Because addiction involves chemical responses in the brain, which often the addict has no power to control, addiction should be classed as an illness and treated as such and not criminalised. If the addict has not been educated in the art of self-control they should not be punished by incarceration. Prison only serves to exacerbate the problem because the addict will simply learn alternative and more devious, and often dangerous, ways to gain that which is craved for from other addicts.
FOOD REMEDIES TO ASSIST IN RECOVERY FROM ADDICTIONS
NUTRIENTS TO AID IN RECOVERY FROM ADDICTION ADDICTION
The most important factor, when trying to overcome addictions, is to examine the diet as certain nutrients are often lacking which can have a profound influence upon the psychological state of a person and may be the key which can successfully break an addiction. A poor diet of cheap processed, ‘comfort-foods’ or fast-foods high in fat, sugar and salt is often preferred by those abusing alcohol or drugs and this will further reduce levels of the B vitamins that alcohol and drugs will have already caused.
Similarly, the majority of natural foods rich in the B vitamins and the essential amino acids, such as methionine, phenylalanine and tryptophan which are used to build the body’s neurotransmitters, have to be cooked and those who are addicted to alcohol and drugs are often in an unfit state and unable to cook food for themselves and therefore will be deficient in the very nutrients that can assist them to overcome addictions. Therefore it is imperative to consume natural and nutritious foods rich in all these nutrients whilst trying to overcome any addiction. This way the body will find it easier to return to a state of equilibrium both mentally and physically.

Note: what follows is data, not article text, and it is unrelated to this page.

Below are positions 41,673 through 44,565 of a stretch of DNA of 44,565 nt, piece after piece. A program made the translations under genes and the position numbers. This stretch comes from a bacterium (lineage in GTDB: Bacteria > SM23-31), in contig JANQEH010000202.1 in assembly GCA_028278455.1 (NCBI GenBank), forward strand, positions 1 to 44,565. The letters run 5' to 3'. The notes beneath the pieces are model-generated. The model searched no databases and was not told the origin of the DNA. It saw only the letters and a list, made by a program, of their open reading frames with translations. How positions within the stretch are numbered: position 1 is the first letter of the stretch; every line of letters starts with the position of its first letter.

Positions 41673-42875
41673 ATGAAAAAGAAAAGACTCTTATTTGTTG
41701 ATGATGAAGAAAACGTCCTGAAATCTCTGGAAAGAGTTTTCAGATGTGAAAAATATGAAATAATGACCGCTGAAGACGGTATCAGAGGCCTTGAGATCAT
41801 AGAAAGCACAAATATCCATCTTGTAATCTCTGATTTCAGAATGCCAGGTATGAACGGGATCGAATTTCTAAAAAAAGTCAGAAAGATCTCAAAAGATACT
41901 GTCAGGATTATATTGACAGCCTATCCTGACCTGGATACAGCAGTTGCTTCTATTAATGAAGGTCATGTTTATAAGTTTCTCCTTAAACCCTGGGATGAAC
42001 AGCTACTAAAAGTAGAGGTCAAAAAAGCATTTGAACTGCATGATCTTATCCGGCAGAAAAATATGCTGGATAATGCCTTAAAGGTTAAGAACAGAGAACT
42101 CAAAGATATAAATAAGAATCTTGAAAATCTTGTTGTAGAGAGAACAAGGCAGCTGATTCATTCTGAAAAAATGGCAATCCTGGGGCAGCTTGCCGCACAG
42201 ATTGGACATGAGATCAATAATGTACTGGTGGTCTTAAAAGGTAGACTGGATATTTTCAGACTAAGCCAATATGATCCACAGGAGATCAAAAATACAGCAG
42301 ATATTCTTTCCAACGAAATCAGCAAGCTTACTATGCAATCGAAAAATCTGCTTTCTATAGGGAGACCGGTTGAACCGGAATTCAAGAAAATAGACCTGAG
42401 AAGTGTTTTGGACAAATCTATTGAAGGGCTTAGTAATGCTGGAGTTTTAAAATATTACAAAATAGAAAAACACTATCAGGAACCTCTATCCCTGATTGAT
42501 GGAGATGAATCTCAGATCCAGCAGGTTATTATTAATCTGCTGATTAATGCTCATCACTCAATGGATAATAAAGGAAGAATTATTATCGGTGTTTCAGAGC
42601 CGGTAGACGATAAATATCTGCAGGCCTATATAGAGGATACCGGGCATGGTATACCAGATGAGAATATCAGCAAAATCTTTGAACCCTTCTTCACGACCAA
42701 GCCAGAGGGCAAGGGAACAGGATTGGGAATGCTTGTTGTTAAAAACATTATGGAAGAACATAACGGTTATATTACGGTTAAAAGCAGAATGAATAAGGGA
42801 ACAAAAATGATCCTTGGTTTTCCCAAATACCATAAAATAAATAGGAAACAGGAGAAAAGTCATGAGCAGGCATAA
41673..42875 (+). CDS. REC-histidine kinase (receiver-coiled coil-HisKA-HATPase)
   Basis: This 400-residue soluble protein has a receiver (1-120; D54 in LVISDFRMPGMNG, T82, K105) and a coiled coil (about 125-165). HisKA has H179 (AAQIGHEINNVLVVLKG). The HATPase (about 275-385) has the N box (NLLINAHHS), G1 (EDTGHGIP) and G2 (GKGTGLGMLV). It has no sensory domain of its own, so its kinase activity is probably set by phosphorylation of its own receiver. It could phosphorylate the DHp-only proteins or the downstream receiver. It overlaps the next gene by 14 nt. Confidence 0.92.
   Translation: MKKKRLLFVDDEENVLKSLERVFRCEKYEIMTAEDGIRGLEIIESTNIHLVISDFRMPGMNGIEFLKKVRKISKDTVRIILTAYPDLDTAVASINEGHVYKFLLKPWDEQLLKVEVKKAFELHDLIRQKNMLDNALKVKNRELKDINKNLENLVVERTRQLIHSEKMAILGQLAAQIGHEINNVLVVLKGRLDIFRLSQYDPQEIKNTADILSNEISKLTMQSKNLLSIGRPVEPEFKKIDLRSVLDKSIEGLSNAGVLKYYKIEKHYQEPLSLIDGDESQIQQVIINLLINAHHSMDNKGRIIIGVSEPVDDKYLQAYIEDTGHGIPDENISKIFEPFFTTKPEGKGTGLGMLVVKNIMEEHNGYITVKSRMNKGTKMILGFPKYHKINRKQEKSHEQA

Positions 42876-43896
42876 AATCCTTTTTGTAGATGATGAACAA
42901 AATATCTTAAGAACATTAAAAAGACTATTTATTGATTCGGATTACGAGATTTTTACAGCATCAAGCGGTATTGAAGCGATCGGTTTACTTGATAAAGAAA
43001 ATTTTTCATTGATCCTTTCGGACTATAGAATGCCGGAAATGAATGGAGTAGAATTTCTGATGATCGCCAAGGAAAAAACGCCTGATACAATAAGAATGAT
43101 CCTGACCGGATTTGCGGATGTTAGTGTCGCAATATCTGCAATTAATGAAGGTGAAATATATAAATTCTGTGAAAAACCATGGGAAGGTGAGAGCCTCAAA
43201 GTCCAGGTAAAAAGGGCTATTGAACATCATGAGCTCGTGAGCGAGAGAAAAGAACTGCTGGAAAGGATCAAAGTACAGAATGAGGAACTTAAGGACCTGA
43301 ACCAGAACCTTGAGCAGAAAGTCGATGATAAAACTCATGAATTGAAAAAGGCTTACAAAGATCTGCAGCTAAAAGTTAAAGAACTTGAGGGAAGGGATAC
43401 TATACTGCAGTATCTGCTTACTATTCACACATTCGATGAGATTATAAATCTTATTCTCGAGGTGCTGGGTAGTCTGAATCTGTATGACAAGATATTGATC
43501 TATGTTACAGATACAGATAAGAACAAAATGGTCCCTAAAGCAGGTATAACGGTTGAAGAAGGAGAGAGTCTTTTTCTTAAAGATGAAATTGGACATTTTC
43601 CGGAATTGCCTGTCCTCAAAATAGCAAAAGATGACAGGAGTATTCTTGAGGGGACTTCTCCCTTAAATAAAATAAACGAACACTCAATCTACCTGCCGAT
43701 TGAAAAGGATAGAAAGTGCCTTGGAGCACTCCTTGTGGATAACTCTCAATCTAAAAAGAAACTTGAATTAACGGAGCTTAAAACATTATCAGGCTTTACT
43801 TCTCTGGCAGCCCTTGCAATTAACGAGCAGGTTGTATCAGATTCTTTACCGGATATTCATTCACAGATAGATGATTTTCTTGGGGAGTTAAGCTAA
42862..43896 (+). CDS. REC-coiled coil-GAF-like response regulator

Supplements are not recommended as they often do not contain the correct co-factors required for the absorption and metabolism of nutrients and can cause harmful imbalances which can be detrimental to the recovering addict.
TRYPTOPHAN AND SEROTONIN
Tryptophan is an essential amino acid that has two important functions. Firstly, around 3% gained from the diet is converted with the co-factor vitamin B6 (pyridoxine) into vitamin B3 (niacin) by the liver. Secondly, tryptophan serves as a precursor for, and raises levels of, serotonin which is the calming neurotransmitter that helps the body regulate appetite, sleep patterns and mood and promotes contentment and relaxation. Vitamin B6 is also necessary for the conversion of tryptophan to serotonin.
See natural sources of these nutrients:
In addition to the central nervous system, serotonin is also found in the walls of the intestine (the enteric nervous system) and in platelet cells that promote blood clotting. Serotonin plays an important role in regulating memory, learning and blood pressure as well as appetite and body temperature. Low serotonin levels produce aggressive behaviour, depression, increased sensitivity to pain, insomnia and is associated with obsessive-compulsive eating disorders.
Deficiency of this nutrient can, not only affect the mood and sleep patterns, it can also lead to liver damage or inflammatory gastrointestinal disorders which will limit the ability to absorb nutrients properly. Alpha-lactalbumin is a protein found in cow’s milk which contains a high level of tryptophan and is the main reason why a warm milky drink can aid sleep.